Fair Use Week: MLK, the Dodge Ad, and YouTube
The following is a guest post by Taylor Davis-Van Atta, digital scholarship coordinator at the University of Houston Libraries. This week, we’ll feature posts by members of the UH Libraries Copyright Team highlighting Fair Use/Fair Dealing Week 2018.
The use of famous figures’ words or images as marketing devices is nothing new, but during this year’s Super Bowl, Chrysler took the practice a bit too far. The car manufacturer used an audio recording of Martin Luther King, Jr., delivering a sermon about the importance of leading a life of service as part of an ad promoting its Dodge Ram truck. Though Chrysler obtained permission to use the recording from Dr. King’s estate, which owns the copyright to his works, the decision to use the civil rights leader’s words to market a truck struck many viewers as tone deaf.
View the original commercial as well as a selection of responses on Twitter.
But the strongest—and most entertaining—rebuttal to the ad came from Nathan J. Robinson, a doctoral student at Harvard, who replaced the commercial’s MLK Jr. voice-over with another portion of the same speech, “The Drum Major Instinct,” in which King derides the very sales tactic Chrysler used in making the ad. In the replaced audio, King states of advertisers, “those gentlemen of massive verbal persuasion:”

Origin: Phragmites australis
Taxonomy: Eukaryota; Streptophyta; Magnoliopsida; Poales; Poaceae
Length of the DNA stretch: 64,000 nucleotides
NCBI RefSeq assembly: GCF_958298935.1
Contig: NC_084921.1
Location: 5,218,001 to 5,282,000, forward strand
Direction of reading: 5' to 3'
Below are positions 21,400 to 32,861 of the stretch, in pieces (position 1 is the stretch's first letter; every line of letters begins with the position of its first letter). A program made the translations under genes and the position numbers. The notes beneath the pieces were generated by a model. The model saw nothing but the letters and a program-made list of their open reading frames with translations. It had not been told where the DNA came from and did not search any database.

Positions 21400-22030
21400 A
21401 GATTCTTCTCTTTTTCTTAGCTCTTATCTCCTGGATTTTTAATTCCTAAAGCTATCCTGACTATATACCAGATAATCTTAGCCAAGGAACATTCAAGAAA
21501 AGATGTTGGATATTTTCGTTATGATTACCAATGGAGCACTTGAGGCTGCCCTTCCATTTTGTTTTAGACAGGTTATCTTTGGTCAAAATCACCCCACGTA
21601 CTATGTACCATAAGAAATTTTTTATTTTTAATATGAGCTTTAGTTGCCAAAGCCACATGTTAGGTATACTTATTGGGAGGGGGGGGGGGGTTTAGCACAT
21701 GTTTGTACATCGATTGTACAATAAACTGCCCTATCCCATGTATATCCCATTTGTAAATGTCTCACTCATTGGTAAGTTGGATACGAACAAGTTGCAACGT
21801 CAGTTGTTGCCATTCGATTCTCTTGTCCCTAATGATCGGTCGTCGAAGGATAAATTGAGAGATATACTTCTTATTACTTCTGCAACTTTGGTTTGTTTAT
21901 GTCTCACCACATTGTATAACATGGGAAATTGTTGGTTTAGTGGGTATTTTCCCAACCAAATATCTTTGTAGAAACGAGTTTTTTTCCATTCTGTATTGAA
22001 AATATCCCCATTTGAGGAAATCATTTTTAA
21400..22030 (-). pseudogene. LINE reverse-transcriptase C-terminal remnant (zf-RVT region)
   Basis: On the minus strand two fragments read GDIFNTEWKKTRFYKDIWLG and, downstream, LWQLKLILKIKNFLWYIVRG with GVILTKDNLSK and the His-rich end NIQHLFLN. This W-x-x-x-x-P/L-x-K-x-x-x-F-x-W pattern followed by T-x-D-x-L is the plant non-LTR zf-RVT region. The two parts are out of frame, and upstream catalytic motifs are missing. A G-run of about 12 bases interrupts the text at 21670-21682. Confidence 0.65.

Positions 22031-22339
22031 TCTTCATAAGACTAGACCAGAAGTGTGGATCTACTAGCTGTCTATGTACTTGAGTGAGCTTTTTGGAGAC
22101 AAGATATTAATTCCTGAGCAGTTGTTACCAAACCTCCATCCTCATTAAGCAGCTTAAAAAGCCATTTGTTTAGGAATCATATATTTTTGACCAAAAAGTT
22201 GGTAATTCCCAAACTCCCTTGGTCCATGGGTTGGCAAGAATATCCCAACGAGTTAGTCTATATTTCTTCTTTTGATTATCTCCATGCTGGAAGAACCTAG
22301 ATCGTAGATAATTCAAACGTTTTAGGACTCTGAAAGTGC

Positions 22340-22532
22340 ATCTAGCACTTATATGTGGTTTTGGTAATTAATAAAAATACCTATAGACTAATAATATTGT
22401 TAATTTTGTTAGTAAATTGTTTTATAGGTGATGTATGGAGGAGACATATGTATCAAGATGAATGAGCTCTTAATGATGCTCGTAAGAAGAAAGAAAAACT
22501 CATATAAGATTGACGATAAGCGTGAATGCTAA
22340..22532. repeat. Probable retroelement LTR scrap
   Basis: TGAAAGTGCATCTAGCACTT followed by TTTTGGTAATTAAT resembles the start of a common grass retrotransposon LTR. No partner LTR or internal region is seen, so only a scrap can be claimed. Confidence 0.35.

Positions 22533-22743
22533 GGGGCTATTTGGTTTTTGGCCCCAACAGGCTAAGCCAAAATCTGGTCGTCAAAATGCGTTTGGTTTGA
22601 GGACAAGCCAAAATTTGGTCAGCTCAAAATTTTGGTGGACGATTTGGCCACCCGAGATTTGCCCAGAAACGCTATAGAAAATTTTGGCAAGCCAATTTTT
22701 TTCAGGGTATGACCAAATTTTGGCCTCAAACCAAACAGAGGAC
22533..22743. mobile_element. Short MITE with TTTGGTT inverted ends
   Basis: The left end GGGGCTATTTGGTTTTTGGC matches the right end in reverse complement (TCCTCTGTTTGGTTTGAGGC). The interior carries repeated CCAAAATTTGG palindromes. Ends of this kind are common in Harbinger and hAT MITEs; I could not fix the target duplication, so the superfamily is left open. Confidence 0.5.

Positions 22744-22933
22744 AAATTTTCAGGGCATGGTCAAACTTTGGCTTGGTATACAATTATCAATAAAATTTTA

“They have a way of saying things to you that kind of gets you into buying. In order to be a man of distinction, you must drink this whiskey. In order to make your neighbors envious, you must drive this type of car. In order to be lovely to love you must wear this kind of lipstick or this kind of perfume. And you know, before you know it, you’re just buying that stuff. That’s the way the advertisers do it.”
Robinson’s version of the ad, which appeared on YouTube, was apparently flagged and removed from the site by the platform’s Content ID system, an automated system designed to detect and delete videos that contain materials (audio, video, words, or images) that infringe on copyrighted works. However, because Robinson uses King’s words to criticize or comment on an existing work (the original ad) for noncommercial purposes, his video falls squarely within the provisions of Fair Use, and the video has been restored to YouTube. Enjoy.